The Harding Lawrences lived in La Fiorentina for almost thirty years, and achieved their goal of entertaining there in high style.  Enlisting the help of David Niven, who had done voice-overs for Wells' commercials, introductions were provided to bring Princess Grace as a frequent guest to dazzle the business clients.  Also, Frank Sinatra, Helmut Newton, and Andrew Lloyd Webber were frequent guests.  The Airline Deregulation Act of 1978 ended Braniff and Mary sold her business in 1990.  No longer needing to entertain on such a lavish scale, they sold La Fiorentina in 1999 and moved about 100 yards to Le Clos Fiorentina.  In a New York Times interview by William Norwich, May 17, 2001, they said they had rented Le Clos from Hubert de Givenchy for summer visits and added central air-conditioning along with a satellite TV dish.  La Fiorentina had been sold furnished for an unconfirmed $40 million to an undisclosed buyer.   Although the exterior was protected, the interior was completely demolished.  The Lawrences were not particularly pleased with the auction of the furnishings and the publicity surrounding it.  The auction lots included not only the Baldwin acquisitions but also the furnishings that had been included in the sale from Rory Cameron as well as some added by the new owners.  In the article, Mrs Lawrence is quoted, "What I resent about the Sotheby's auction is that it forces us to live in the past."

I was fortunate to have met Rory Cameron shortly before his death in 1985.  Related to my former Parish-Hadley co-worker Libby Cameron, he visited the office once while in New York decorating the Sutton Place apartment of billionaire media empire owner Anne Cox Chambers.  Decorating professionally came late in life, as I understand, and he was formerly better known for this travel writing and the iconic book The Golden Riviera.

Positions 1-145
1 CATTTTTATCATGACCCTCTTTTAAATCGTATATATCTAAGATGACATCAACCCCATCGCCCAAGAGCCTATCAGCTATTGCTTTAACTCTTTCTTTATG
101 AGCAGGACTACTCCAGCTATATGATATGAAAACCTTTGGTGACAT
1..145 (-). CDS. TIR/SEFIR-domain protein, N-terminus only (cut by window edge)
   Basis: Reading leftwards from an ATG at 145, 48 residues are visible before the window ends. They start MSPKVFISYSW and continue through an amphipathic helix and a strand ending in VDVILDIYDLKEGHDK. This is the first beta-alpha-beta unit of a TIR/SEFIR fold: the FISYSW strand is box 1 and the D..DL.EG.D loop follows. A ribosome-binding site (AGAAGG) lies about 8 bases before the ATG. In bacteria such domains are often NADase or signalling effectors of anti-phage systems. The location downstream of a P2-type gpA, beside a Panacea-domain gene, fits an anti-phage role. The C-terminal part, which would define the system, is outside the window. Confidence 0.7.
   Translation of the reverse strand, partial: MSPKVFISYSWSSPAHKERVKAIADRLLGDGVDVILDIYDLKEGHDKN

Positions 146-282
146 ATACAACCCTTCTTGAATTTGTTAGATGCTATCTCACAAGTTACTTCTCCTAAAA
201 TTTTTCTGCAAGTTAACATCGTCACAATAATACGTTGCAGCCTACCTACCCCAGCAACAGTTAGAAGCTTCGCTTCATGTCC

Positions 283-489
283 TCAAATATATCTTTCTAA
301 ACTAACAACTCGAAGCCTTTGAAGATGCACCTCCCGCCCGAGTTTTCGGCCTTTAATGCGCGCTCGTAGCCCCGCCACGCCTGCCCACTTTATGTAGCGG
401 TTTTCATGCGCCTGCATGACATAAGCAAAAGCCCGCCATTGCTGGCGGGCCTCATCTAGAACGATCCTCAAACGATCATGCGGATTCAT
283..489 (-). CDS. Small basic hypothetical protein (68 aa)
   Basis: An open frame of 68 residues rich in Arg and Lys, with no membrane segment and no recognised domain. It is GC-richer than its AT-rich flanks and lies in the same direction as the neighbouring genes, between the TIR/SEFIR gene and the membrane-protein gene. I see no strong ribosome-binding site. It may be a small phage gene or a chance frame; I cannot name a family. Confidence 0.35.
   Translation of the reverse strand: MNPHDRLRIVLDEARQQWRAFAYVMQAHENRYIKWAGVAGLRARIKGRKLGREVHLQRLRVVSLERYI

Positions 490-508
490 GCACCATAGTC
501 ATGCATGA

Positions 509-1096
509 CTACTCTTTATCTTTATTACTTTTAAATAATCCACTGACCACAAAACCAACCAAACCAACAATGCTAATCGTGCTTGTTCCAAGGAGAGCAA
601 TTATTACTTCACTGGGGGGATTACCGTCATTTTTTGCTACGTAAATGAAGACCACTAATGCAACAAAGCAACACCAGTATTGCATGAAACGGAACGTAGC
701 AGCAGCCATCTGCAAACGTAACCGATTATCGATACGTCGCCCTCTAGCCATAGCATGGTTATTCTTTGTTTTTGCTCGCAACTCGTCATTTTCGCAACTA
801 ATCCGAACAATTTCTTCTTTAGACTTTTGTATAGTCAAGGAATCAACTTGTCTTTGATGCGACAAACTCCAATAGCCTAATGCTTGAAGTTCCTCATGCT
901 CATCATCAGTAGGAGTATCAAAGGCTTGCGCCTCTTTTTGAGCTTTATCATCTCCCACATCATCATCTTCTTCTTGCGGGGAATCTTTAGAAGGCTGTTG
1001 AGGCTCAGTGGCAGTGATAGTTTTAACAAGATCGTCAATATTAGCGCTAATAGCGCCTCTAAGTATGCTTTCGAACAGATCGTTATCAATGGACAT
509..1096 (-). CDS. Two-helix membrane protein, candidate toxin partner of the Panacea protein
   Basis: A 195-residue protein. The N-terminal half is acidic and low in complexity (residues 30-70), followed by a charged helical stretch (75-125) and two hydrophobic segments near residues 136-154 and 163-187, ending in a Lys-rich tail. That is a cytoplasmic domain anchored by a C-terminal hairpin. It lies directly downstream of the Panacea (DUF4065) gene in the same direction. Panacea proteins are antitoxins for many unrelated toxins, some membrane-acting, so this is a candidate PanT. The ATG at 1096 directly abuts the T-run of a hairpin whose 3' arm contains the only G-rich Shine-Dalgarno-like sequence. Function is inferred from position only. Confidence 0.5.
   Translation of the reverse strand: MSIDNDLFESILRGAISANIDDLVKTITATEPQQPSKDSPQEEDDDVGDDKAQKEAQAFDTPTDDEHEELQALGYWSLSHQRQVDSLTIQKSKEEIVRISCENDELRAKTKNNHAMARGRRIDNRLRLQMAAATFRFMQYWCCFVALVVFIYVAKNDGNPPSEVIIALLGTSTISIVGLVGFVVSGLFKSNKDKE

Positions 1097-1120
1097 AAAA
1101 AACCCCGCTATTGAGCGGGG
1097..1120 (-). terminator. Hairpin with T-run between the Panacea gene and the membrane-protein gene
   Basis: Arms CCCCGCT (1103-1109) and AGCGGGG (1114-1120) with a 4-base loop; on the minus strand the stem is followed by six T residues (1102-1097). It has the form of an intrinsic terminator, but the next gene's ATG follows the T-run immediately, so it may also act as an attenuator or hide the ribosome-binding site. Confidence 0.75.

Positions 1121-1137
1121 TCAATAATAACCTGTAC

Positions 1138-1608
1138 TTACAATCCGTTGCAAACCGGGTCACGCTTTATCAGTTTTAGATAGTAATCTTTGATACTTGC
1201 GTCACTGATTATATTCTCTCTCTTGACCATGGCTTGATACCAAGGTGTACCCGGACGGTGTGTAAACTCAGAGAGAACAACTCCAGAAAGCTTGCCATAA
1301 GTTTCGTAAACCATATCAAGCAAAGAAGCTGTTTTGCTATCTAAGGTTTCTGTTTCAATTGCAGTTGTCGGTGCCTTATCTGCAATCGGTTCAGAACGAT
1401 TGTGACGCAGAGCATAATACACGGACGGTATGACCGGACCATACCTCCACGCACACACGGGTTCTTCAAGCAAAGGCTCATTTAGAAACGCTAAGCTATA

The gardens the work of British landscape architect, Russell Page, perhaps the foremost garden designer of his day.
The next post of The Devoted Classicist will feature the furnishings of La Fiorentina from the 2001 auction.

Note the white-washed tree trunks that reflect the light while guarding against insects.

The recollections of Rodrick Cameron's THE GOLDEN RIVIERA, Pat Cavendish O'Neill's A LION IN THE BEDROOM, and Mary Wells Lawrence's A BIG LIFE (IN ADVERTISING) can be purchased here.  Copies of the vintage Billy Baldwin books including BILLY BALDWIN REMEMBERS can be purchased here. 


  1. Adore Jim Abbott! And love this post! That whole era fascinates me. I just finished the bio of Elsie deWolfe, and have also just read BB's bio. I think that I now have all of BB's books.


  2. Thanks, Meg. I am sure the whole Baltimore area appreciates all the wonderful work Mr. Abbott is doing at Evergreen Museum.

  3. Swell post, I am adoring this series. Marvelous! Makes great reading in combination with The Blue Remembered Hills' pieces on RC and his circle. Thanks for the education. RD

  4. Thanks, Reggie, for your kind words. This post turned out to be a bit more ambitious than I first anticipated, trying to fact-check and confirm information as well as keep it to a manageable blog length. The house and its whole story is truly deserving of a whole book of its own. Much has been blogged, by Blue and many other respected scholarly writers, but I hope to add a bit more about this property and its colorful owners, in addition to introducing it to an even wider audience.

  5. D.E.D., if you or any other readers know any up-to-date information on La Fiorentina, I am sure it would be appreciated. I was not even able to confirm the identity of the present owner of this main house on the domain.